There's no sweeping it under the rug. NASA's twin Pioneer 10 and Pioneer 11 space probes, launched in the early 1970s and headed for stars in the depths of our galaxy, are both experiencing a mysterious, continuous force that is altering their expected trajectories. Calculations say the Pioneers should each be in a particular place, but the probes themselves have told us they're each someplace else--as much as a quarter million miles closer to the Sun than they're supposed to be.
That mismatch, known as the Pioneer anomaly, first became evident in the early 1980s, by which time the spacecraft were so far from the Sun that the slight outward pressure of sunlight no longer exerted significant influence over their velocity. Scientists expected that Newtonian gravity alone would thenceforth account for the pace of the Pioneers' journey. But things seemingly haven't turned out that way. The extra little push from solar radiation had been masking an anomaly. Once the Pioneers reached the point where the sunlight's influence was less than the anomaly's, both spacecraft began to register an unexplained, persistent change in velocity--a sunward force, a drag--operating at the rate of a couple hundred-millionths of an inch per second for every second of time the twins have been traveling. That may not sound like much, but it eventually claimed thousands of miles of lost ground for every year out on the road.
Contrary to stereotype, research scientists don't sit around their offices smugly celebrating their mastery of cosmic truths. Nor are scientific discoveries normally heralded by people in lab coats proclaiming "Eureka!" Instead, researchers say things like "Hmm, that's odd." From such humble beginnings come mostly dead ends and frustration, but also an occasional new insight into the laws of the universe.
Once the Pioneer anomaly revealed itself, scientists said, "Hmm, that's odd." So they kept looking, and the oddness didn't go away. Serious investigation began in 1994, the first research paper about it appeared in 1998, and since then all sorts of explanations have been proffered to account for the anomaly. Contenders that have now been ruled out include software bugs, leaky valves in the midcourse-correction rockets, the solar wind interacting with the probes' radio signals, the probes' magnetic fields interacting with the Sun's magnetic field, the gravity exerted by newly discovered Kuiper Belt objects, the deformability of space and time, and the accelerating expansion of the universe. The remaining explanations range from the everyday to the exotic. Among them is the suspicion that in the outer solar system, Newtonian gravity begins to fail.
The very first spacecraft in the Pioneer program—Pioneer 0 (that's right, "zero")—was launched, unsuccessfully, in the summer of 1958. Fourteen more were launched over the next two decades. Pioneers 3 and 4 studied the Moon; 5 through 9 monitored the Sun; 10 flew by Jupiter; 11 flew by Jupiter and Saturn; 12 and 13 visited Venus.
Pioneer 10 left Cape Canaveral on the evening of March 2, 1972--nine months before the Apollo program's final Moon landing—and crossed the Moon's orbit the very next morning. In July 1972 it became the first human-made object to traverse the asteroid belt, the band of rocky rubble that separates the inner solar system from the giant outer planets. In December 1973 it became the first to get a "gravity assist" from massive Jupiter, which helped kick it out of the solar system for good. Although NASA planned for Pioneer 10 to keep signaling Earth for a mere twenty-one months, the craft's power sources kept going and going—enabling the fellow to call home for thirty years, until January 22, 2003. Its twin, Pioneer 11, had a shorter signaling life, with its final transmission arriving on September 30, 1995.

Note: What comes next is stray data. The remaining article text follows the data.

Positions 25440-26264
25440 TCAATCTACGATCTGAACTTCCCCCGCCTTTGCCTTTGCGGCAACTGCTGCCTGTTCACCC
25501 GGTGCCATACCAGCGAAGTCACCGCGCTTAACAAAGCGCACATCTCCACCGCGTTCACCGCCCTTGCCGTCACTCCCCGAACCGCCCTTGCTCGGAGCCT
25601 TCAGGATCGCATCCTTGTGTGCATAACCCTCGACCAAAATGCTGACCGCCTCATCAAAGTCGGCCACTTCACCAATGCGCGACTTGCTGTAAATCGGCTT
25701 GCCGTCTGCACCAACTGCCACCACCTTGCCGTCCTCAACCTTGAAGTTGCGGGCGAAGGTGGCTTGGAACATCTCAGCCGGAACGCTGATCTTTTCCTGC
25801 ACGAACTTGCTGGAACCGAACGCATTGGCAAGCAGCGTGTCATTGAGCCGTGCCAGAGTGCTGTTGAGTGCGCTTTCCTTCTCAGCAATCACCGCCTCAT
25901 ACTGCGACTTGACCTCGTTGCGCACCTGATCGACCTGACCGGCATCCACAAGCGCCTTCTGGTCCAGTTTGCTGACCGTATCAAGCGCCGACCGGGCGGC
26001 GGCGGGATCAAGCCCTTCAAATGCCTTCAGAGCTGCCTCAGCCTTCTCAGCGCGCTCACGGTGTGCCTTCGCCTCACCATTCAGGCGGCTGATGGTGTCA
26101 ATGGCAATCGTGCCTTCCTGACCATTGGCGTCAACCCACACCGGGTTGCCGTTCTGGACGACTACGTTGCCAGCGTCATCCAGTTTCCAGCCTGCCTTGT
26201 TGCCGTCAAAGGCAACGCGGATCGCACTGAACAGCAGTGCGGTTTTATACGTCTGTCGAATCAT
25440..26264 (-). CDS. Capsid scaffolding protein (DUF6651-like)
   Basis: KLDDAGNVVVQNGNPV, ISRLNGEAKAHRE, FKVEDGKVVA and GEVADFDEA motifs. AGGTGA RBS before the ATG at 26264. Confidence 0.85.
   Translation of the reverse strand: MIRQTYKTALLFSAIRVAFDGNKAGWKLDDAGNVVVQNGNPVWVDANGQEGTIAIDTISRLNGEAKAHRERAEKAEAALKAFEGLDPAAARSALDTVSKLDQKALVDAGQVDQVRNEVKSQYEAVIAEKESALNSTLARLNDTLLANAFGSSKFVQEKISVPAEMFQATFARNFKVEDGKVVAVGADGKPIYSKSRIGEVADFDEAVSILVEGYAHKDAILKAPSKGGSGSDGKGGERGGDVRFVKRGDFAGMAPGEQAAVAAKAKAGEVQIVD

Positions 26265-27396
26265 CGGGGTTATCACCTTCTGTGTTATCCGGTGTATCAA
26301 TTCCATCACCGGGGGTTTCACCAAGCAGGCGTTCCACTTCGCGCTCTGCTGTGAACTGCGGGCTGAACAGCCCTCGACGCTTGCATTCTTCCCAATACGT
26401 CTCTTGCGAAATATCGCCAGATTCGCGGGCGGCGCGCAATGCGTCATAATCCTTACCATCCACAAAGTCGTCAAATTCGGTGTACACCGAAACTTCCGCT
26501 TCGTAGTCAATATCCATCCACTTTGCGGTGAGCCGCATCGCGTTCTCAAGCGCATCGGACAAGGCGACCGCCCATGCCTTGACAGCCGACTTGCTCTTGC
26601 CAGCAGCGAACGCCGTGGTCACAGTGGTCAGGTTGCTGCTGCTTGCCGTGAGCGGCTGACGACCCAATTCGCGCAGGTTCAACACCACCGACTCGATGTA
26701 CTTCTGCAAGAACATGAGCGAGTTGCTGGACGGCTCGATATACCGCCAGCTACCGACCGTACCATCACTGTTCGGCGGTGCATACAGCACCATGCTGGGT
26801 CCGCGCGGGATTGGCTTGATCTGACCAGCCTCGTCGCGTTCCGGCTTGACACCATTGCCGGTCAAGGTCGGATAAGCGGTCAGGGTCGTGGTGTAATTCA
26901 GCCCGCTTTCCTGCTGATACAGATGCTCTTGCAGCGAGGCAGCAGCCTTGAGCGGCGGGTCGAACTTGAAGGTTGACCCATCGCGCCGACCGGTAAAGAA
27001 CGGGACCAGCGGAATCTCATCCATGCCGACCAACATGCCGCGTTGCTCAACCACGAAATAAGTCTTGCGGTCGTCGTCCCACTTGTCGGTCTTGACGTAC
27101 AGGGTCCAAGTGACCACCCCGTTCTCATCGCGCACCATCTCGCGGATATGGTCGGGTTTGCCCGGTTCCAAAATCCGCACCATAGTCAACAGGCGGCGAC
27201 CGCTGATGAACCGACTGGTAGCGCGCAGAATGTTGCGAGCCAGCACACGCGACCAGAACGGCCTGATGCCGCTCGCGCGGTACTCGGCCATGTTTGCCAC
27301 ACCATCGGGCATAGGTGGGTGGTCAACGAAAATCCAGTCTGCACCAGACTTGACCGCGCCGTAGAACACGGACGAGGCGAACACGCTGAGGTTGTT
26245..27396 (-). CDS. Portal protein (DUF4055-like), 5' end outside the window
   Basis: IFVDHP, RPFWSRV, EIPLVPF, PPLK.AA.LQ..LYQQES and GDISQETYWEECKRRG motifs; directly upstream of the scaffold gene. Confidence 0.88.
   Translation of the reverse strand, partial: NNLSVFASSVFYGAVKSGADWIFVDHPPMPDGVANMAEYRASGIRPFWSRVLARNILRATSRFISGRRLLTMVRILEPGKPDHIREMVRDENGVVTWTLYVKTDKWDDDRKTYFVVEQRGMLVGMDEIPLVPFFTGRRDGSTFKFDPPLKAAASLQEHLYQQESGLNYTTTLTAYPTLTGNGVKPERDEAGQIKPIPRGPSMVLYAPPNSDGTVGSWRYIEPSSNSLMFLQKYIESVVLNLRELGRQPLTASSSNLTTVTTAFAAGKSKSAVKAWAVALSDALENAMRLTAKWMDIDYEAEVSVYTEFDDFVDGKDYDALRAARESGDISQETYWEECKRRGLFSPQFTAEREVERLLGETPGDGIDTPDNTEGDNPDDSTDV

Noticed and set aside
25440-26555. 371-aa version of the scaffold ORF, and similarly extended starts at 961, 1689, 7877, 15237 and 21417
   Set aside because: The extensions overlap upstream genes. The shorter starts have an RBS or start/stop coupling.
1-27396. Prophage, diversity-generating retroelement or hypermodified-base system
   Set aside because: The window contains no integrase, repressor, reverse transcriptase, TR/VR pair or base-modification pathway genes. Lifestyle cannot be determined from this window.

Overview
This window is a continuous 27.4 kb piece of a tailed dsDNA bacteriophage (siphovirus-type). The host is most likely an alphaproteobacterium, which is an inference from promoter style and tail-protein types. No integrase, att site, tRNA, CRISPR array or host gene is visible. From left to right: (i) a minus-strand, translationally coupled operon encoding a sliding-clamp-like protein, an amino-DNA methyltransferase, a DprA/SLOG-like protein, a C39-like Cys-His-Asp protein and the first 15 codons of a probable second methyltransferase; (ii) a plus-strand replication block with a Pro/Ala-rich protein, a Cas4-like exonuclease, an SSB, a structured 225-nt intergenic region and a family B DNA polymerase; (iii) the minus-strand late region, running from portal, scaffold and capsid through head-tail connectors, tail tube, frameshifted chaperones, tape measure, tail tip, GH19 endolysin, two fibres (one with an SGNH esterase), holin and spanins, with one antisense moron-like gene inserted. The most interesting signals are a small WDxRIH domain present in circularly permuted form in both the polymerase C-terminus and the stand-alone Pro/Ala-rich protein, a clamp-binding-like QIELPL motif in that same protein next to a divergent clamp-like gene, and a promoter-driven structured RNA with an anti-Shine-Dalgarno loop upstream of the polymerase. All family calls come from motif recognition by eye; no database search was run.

At the heart of Pioneers 10 and 11 is a toolbox-size equipment compartment, from which booms holding instruments and a miniature power plant project at various angles. More instruments and several antennas are clamped to the compartment itself. Heat-responsive louvers keep the onboard electronics at ideal operating temperatures, and there art three pairs of rocket thrusters, packed with reliable propellant, to help with alignments and midcourse corrections en route to Jupiter.
Power for the twins and their fifteen scientific instruments comes from radioactive chunks of plutonium-238, which drive four radioisotope thermoelectric generators, sensibly abbreviated RTGs. The heat from the slowly decaying plutonium, with its half-life of eighty-eight years, yielded enough electricity to run the spacecraft, photograph Jupiter and its satellites in multiple wavelengths, re cord sundry cosmic phenomena, and conduct experiments more or less continuously for upwards of a decade. But by April 2001 the signal from Pioneer 10 had dwindled to a barely detectable billionth of a trillionth of a watt.
The probes' main agent of communication is a nine-foot-wide, dish-shaped antenna pointed toward Earth. To preserve the antenna's alignment, each spacecraft has star and Sun sensors that keep it spinning along the antenna's central axis in much the way that a quarterback spins a football around its long axis to stabilize the ball's trajectory. For the duration of the dish antenna's prolonged life, it sent and received radio signals via the Deep Space Network, an ensemble of sensitive antennas that span the globe, making it possible for engineers to monitor the spacecraft without a moment's interruption.